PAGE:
Combined macroscopic and microscopic observations show that tuffaceous mudstone is the most abundant facies (133 m) with subordinate evolved tuff (90 m) and lapilli-tuff (19 m). Intervals of tuffaceous mudstone dominate in the upper parts of the sequence described this week, but gradually give way to evolved tuff with depth. The intervals of lapilli-tuff occur mostly below Core U1437D-57R, and gradually become the dominant facies down to Core U1437D-73R.

All cores described this week are strongly altered to chlorite and other minerals, and are silicified. All cores are dark to light green when freshly cut, but turn into shades of gray within hours after exposure to air. Occasional pumice clasts are flattened to form fiamme, and burrows appear vertically compacted by ~50%, which is probably comparable to the bulk compaction.

The tuffaceous mudstone in the cores described this week is similar to the tuffaceous mudstone in higher intervals in the stratigraphy (i.e., above 796 mbsf). It is composed of clay minerals, silica, igneous crystals, and glass shards in varying proportions. Bioturbation is intense. The evolved tuff is also similar to evolved tuff intervals higher in the stratigraphy. Evolved tuff intervals are normally graded, composed of crystals and glass shards, commonly with a crystal-rich layer at the base of each interval. A new and distinctive type of evolved tuff is first encountered around Core U1437D-40R. This new facies is very fine-grained (silt-sized), non-graded, white to light green when freshly cut, and often tens of centimeters thick. It is commonly finely stratified, containing light and dark bands that highlight soft sediment deformation. The clast-supported, polymictic, evolved, pumice lapilli-tuff intervals become increasingly more common downward and form much thicker intervals than the other facies (typically >50 cm) below Core U1437D-64R. They are normally graded, and composed of subrounded pumice, scoria, fiamme and crystal fragments; fines are virtually absent. Below Core U1437D-70R these intervals become coarser (mostly 2–12 mm; maximum 60 mm) and contain numerous types of fragments, including olivine-bearing mafic scoria clasts, porphyritic andesite clasts, evolved pumice and fiamme, red scoria clasts, and rare mollusk shells. In Core U1437D-64R and below, mollusk shells are present and coarse, often oxidized, scoria clasts are abundant in the lapilli tuffs, suggesting increasing sediment supply by erosion from the oxic zone or from land, perhaps a nearby island. The ~6.5 Ma Manji seamount is the most likely source, given the location of Site U1437 at the base of its southeastern flank. The deepest two cores of the section described this week, and the last cores of Hole U1437D, Cores U1437D-72R and ‑73R, are intensely fractured and have limited recovery, presumably because of problems with the coring/drilling process and are not thought to reflect the real formation characteristics.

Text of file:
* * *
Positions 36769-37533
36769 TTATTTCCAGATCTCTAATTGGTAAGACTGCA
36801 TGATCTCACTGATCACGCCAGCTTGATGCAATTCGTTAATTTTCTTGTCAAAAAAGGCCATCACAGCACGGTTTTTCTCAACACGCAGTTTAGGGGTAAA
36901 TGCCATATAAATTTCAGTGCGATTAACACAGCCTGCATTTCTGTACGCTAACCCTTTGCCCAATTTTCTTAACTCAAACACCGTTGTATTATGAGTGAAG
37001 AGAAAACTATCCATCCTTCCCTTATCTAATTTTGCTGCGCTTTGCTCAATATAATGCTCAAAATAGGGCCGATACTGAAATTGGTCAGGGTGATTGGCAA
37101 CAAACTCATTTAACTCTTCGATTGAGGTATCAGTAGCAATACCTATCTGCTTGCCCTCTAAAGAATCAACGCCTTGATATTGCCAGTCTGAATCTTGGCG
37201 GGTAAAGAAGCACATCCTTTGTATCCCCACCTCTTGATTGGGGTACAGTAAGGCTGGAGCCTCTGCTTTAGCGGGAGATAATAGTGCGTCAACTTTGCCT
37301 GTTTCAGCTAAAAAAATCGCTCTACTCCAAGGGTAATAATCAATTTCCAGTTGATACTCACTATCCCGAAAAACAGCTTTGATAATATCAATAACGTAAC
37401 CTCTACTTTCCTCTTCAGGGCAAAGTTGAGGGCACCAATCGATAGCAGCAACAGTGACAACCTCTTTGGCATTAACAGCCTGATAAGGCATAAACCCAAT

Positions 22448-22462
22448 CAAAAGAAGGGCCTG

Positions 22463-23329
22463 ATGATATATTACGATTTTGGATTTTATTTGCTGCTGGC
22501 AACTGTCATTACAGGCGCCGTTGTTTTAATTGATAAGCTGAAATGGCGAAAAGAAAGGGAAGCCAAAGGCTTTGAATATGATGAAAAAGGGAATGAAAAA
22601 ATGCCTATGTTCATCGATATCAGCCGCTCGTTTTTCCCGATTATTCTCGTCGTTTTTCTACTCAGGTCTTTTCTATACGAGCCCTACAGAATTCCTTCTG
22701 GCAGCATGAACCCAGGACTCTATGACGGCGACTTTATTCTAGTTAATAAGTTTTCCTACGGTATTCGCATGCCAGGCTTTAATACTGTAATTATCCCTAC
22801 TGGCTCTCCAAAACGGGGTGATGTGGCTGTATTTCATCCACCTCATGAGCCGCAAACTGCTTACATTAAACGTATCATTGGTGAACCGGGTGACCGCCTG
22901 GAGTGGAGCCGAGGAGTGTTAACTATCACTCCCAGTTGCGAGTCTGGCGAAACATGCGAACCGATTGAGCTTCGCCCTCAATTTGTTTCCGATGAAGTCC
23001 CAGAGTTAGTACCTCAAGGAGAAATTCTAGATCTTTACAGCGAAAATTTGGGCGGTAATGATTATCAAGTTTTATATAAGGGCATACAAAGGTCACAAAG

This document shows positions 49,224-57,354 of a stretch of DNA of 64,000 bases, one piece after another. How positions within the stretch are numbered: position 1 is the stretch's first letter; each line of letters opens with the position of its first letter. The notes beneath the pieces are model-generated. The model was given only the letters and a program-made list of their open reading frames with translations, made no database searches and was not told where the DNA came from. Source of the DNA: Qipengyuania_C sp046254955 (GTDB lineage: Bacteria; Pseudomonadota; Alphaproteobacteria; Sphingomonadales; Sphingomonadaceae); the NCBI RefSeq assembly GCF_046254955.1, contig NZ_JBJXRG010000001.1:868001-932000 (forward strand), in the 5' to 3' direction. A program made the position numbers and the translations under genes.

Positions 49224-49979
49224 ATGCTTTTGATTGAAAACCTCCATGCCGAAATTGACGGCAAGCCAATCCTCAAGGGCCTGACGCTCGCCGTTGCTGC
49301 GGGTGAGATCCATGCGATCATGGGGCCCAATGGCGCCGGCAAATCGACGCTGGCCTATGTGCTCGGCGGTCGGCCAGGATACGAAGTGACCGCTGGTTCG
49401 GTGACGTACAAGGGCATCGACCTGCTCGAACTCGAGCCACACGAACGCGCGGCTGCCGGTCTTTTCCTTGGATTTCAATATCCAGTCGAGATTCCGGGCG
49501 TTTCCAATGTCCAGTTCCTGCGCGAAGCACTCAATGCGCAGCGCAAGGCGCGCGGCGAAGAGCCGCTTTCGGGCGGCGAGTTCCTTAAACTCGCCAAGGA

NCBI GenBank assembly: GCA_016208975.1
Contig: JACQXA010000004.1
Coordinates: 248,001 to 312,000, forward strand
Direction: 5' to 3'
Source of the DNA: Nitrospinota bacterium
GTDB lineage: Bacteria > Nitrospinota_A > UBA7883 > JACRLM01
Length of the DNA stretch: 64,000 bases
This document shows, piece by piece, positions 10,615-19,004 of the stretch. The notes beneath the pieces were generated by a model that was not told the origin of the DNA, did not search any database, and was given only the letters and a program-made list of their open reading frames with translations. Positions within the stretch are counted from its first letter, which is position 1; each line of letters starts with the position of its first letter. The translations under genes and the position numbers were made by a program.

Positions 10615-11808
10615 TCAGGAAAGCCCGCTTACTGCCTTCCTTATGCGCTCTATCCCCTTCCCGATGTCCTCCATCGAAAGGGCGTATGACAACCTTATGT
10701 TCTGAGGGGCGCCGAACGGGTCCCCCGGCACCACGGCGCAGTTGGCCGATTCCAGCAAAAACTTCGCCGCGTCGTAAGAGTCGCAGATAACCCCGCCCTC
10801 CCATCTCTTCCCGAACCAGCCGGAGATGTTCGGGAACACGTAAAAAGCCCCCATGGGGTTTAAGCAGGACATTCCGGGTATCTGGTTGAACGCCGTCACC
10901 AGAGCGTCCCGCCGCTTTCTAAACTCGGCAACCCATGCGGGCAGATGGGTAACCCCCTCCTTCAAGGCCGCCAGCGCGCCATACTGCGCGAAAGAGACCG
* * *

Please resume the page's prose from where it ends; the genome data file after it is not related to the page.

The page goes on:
Concentrations of methane in Cores U1437D-42R through ‑73R (824–1096 mbsf) vary between 15 and 638 ppmv, with the highest value measured in Core U1437D-53R. Other hydrocarbons were below detection limits. Pore water samples collected in Cores U1437B-2H through U1437D-29R (8–693 mbsf) were analyzed. In addition to these new samples, major element concentrations of pore water samples from our last site (Site U1436) were re-analyzed by inductively coupled plasma–atomic emission spectroscopy (ICP-AES) to resolve inconsistencies between ion chromatography (IC) and ICP-AES results. Data from ICP-AES were consistently higher than those from IC analyses. After dismissing instrumental parameters such as drift and fitting of the calibration data, an error in the dilution of the IASPO seawater standard stock solution was identified. To preserve limited shipboard argon gas for ICP-AES analyses of solids, re-measurement of pore waters was delayed until later in the cruise. The analysis of ammonium concentrations in pore waters was hampered by calibration instabilities, and tests with a back-up UV-VIS spectrophotometer are underway.

CaCO3 and inorganic carbon abundances were measured in 63 mud samples from Site 1437 collected between 217 and 913 mbsf. Carbonate abundances range from below detection to 57 wt% (CaCO3 equivalent) translating into maximum inorganic carbon abundances of 7 wt%. Three samples from >900 mbsf yielded consistently elevated CaCO3 abundances between 41 and 53 wt% (inorganic carbon between 5 wt% and 7 wt%). These values exceed those for samples collected between 217–900 mbsf.